A Colorado judge ruled so Former President Donald Trump participated in insurrection during the January 6, 2021 attack on the Capitol, but refused to remove his name from the primary ballot. In this case. How is this decision explained?
The lawsuit in question argued that Trump’s actions, related to the attack on the Capitol on the day Joe Biden’s election victory was certified, violated a provision of the Constitution. Fourteenth Amendment to the Constitution, It prohibits anyone from holding any office who “engages in rebellion or insurrection” against the Constitution.
Here are the basic answers for understanding the ruling, which at first glance seems contradictory.
But what does the Fourteenth Amendment to the Constitution say?
The Fourteenth Amendment consists of several sections. What has been specifically cited in lawsuits to remove Trump from the ballot is Section 3 which says:
“No person shall be a Senator or Representative in Congress, or an Electoral College for President or Vice President, or hold any office, civil or military, in the United States or in any State, having previously taken the oath of , as a member of Congress, or as an officer of the United States, or as a member of the legislature of any State, or as an executive or judicial officer of any State, in support of the Constitution of the United States, has engaged in insurrection or insurrection against himself, or has aided or relieved his enemies. But Congress may, by a vote of two-thirds of each House, remove this impediment.”
Prosecutors point out that Trump was part of an insurrection against the Constitution, an attack on democracy perpetrated by his followers whose most notable event was the attack on the Capitol.
Did Trump participate in an insurrection? This is what the judge says
The judge argued so Trump “engaged in insurrection” on January 6, 2021.
This point alone would be enough to disqualify Trump from running by applying Section 3 of the Fourteenth Amendment, but… Why would the judge allow the “rebel” to run?
Why does the judge allow Trump to be on the ballot?
The judge reasoned that she could not force the name to be removed from ballots because it is not clear in the Fourteenth Amendment whether such a bar applies to a presidential candidate.
is that if Section 3 is analyzed, The text is very specific regarding certain positions that a rebel against the Constitution cannot hold: It says “senator,” “representative,” and “voter,” and then generally states “no military or civilian position.” But it doesn’t say “president.”
So the judge makes this point in her decision: it is not clear to her that the article applies to superiors.
That is why it may seem contradictory, but in reality it is not. “Part of the court’s decision is its reluctance to accept an interpretation that would disenfranchise any presidential candidate without a clear and unambiguous indication that this is the intent of Article 3.” The judge wrote.
What is the Trump campaign saying?
Trump’s defense used as a defense that the former president was using freedom of speech, which the First Amendment affirmed. They point out that the then-president did not incite the insurrection and that Section 3 was never intended to apply to presidential candidates.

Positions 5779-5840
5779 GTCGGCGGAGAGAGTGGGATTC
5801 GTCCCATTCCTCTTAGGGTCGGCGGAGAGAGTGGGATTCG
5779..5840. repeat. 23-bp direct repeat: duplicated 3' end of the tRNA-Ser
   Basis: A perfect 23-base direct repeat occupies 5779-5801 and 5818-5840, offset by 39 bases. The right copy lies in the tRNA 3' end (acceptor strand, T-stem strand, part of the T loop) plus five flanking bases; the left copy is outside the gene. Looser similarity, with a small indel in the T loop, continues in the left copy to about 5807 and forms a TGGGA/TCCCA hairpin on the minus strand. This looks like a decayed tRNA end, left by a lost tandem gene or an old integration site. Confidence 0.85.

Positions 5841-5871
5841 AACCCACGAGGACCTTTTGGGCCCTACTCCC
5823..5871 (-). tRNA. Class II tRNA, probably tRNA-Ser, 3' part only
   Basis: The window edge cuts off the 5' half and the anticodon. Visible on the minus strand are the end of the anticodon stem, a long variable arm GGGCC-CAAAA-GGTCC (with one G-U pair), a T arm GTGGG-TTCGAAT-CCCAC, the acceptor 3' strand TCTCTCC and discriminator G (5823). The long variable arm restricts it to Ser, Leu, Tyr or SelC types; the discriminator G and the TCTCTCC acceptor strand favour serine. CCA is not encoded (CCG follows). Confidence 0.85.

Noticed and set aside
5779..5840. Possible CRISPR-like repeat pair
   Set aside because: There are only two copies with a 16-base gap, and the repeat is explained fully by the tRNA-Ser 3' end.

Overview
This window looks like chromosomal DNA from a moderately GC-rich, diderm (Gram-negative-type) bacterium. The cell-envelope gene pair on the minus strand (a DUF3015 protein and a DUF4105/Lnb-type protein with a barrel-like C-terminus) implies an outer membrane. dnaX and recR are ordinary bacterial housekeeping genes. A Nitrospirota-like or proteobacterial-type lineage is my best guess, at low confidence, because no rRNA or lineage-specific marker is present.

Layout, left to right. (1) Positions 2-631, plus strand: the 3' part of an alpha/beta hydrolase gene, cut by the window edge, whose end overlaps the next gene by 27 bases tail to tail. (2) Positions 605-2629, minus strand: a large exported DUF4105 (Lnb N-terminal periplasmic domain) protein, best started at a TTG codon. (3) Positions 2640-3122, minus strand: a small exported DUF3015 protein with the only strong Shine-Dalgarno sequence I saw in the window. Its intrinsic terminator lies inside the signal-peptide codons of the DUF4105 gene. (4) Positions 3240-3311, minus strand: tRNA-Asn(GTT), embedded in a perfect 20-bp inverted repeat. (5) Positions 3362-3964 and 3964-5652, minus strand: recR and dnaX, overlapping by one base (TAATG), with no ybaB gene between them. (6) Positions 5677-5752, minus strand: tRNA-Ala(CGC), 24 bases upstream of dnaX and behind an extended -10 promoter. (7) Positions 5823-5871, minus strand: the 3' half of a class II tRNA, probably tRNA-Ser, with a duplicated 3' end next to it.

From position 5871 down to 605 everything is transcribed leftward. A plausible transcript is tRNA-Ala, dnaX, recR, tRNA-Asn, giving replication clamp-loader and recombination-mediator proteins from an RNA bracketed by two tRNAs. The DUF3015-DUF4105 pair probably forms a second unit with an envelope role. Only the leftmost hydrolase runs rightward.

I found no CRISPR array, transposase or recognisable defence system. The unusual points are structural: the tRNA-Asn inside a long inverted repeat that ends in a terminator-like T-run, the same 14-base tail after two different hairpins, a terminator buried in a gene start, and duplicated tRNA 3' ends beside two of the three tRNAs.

The lawyers said so It is not permissible to prevent candidacy based on the interpretation of a clause dating back a century and a half.
“The petitioners are asking this court to do something that has never been done before in American history,” Trump attorney Scott Geisler said.
The judge rejected this defense and asserted that the Republican had indeed participated in the rebellion.
What do plaintiffs argue?
They say Article 3, which was used primarily to prevent former Confederates from taking control of the government after the North-South Civil War, prohibits those who took an oath to uphold the Constitution and then rebelled against it from holding office. Unless they are granted pardon by a two-thirds vote of Congress.
Lawyers seeking to remove Trump’s name from the ballot argued that if Section 3 had never before been applied to any presidential candidate in history… That’s because the Republicans’ actions were unprecedented.
Legal historians say Section 3 was neglected after Congress granted amnesty to most former Confederates in 1872.
How will the 14th Amendment cases against Trump proceed?
The group that filed the lawsuit said it will appeal to the Colorado Supreme Court.
“The court determined that Trump engaged in insurrection after a careful and comprehensive review of the evidence,” said attorney Mario Nicolai, who represents the voters who filed the lawsuit. “We are very pleased with this opinion and look forward to addressing the only legal question on appeal, which is whether Section 3 of the Fourteenth Amendment applies to rebellious presidents.”
The group filed a lawsuit on the same point in Michigan, freedom of expression for people, I filed an appeal this week.
Legal experts point out that the case is likely to eventually reach the Supreme Court, which has never ruled on Article 3.
The assault on the Capitol building, hour by hour: This is how the violent attack occurred on January 6, 2021